reports differed from the larger sample of American cases made by Moody. Similar conclusions have been drawn also by Belanti and colleagues (2008). The authors compared NDEs in a cross-cultural context ﬁnding similarities between particular cultures, which differed from typical western European or American experiences. It has been suggested that the differences reported may derive from the effects of people’s beliefs (education and religion) on what happened after death. A culture-dependence in the emergence of some speciﬁc features, such as “life review” and “tunnel sensation”, has also been reported with these experiences being mainly conﬁned to societies where historic religions are dominant (Kellehear, 1993). It is clear that the exact role of society/education needs to be determined and cross-cultural studies are needed in the near future to deepen this aspect. It is likely that Christians might see Jesus in the light while Hindus might see the messengers of Yamraj coming to take them away (Blackmore, 1996). However, it is worth noting the fact that culture affects the speciﬁc features of experience does not provide any explanation per se on why people reported such experiences with a dying brain. The interaction between culture, language, and thought is complex and an increasing number of studies have currently shown that culture can even shape the way we perceive the world (Davidoff, Davis, & Roberson, 1999; Roberson & Hanley, 2007; Fuhrman & Boroditsky, 2010), therefore it sounds reasonable to assume that NDEs may be partially shaped by culture. Culture inﬂuences some of the recurring features; what is unclear is to what extent culture can shape NDEs and why the general pattern is similar throughout time in different cultures. Two theoretical frameworks are reported in literature. The ﬁrst is traditionally called “biological/psychological” interpretation, while the second is commonly referred to as “survivalist” interpretation (Braithwaite, 2008). However, in the present review I will label them respectively as “in-brain” and “out-of-brain” theories, since survivalist interpretations per se do not exclude the role of biological or psychological components and similar analyses of the psychobiological aspects underlying NDEs have also been conducted by survivalists (van Lommel et al., 2001). The key point, to me, is not whether “something” can survive or not after biological death (as far as we know nobody can say anything for sure about this, regardless of the theoretical position), but whether the NDE is a process that can be fully explained within the brain. Readers can easily understand how deeply NDE is related to a very historical debate on philosophy of mind, namely the “body-mind” problem. Even though some scientists do not directly refer to this ancient debate in their empirical studies, the two perspectives reﬂect monism and dualist positions. ‘In-brain’ theorists indirectly support “monism”—no fundamental division between mind and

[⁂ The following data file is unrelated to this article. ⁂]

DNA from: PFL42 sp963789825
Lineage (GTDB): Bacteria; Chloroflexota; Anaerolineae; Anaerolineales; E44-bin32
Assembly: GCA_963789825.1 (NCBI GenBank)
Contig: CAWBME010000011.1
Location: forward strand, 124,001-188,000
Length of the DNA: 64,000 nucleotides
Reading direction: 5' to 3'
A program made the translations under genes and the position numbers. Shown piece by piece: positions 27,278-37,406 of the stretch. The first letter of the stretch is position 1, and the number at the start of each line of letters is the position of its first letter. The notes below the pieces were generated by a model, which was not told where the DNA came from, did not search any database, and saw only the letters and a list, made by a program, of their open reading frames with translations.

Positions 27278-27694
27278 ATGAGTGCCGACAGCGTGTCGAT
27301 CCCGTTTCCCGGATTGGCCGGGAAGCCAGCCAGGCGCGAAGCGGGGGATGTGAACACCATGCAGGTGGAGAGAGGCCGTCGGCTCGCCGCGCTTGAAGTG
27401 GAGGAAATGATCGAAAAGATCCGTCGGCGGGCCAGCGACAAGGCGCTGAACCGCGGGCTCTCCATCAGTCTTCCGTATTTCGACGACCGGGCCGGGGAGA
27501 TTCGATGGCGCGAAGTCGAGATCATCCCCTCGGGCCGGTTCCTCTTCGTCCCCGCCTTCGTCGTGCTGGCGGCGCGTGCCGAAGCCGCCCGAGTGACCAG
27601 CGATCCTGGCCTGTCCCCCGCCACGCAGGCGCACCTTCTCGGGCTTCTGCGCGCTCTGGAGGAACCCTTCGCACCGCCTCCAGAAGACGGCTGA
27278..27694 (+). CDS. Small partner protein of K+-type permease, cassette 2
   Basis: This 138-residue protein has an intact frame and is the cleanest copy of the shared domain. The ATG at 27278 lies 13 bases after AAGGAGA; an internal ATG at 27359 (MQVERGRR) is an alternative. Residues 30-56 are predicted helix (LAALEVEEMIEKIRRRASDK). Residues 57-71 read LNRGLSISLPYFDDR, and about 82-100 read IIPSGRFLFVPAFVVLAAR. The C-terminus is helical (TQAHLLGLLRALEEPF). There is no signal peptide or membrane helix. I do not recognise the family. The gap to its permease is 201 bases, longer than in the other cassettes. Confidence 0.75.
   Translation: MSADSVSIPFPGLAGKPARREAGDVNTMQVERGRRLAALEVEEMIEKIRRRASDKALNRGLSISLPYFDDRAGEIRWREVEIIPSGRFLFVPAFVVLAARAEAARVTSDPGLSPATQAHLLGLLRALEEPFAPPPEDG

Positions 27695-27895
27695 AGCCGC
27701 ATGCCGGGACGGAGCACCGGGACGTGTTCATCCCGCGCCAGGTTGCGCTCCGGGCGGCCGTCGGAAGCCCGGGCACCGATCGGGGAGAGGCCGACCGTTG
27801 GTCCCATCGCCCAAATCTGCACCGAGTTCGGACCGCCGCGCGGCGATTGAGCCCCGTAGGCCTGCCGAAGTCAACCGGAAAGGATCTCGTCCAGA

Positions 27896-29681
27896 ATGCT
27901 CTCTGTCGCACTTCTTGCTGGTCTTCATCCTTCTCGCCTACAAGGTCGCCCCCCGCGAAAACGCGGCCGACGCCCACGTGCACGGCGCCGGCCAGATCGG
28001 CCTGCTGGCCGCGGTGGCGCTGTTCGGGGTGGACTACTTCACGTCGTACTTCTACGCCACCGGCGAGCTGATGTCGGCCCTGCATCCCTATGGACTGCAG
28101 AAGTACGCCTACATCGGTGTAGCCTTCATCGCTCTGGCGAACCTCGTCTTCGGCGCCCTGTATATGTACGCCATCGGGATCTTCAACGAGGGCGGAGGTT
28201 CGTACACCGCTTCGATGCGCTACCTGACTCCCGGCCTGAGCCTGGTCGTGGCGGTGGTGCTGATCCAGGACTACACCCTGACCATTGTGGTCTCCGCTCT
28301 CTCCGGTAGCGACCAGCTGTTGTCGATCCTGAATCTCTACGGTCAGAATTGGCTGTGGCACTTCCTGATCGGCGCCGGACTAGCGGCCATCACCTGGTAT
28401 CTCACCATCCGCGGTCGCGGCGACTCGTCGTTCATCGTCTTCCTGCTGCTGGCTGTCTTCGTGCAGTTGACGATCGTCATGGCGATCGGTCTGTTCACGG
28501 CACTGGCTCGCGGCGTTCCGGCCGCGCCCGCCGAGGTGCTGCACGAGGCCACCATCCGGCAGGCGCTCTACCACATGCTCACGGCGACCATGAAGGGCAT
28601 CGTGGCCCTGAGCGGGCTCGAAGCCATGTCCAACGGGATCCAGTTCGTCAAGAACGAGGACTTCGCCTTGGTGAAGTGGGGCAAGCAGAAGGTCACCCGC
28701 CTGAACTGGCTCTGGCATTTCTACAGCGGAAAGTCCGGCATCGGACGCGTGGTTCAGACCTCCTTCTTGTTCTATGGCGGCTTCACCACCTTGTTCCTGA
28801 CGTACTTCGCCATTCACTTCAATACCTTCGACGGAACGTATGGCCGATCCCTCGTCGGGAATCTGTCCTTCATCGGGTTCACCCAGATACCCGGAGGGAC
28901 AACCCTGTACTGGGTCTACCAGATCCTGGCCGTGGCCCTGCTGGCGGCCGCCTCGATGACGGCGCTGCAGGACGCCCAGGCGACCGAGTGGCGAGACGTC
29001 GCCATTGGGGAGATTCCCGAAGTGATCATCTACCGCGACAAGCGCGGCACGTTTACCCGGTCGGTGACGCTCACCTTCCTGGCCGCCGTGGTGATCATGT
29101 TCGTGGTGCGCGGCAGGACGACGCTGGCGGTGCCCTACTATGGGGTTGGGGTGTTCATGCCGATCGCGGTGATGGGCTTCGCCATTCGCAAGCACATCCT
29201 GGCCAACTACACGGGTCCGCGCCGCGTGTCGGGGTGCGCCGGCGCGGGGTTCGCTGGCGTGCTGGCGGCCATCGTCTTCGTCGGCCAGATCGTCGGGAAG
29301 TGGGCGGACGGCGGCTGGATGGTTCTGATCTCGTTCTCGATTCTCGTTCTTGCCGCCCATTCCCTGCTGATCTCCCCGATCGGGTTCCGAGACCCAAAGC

NDE: OUT-OF-BODY AND OUT-OF-BRAIN?
body (speciﬁcally the brain) —while “out-of-brain” theorists tend to support the opposite “dualist” argument.
In or Out-Brain? In-Brain Theories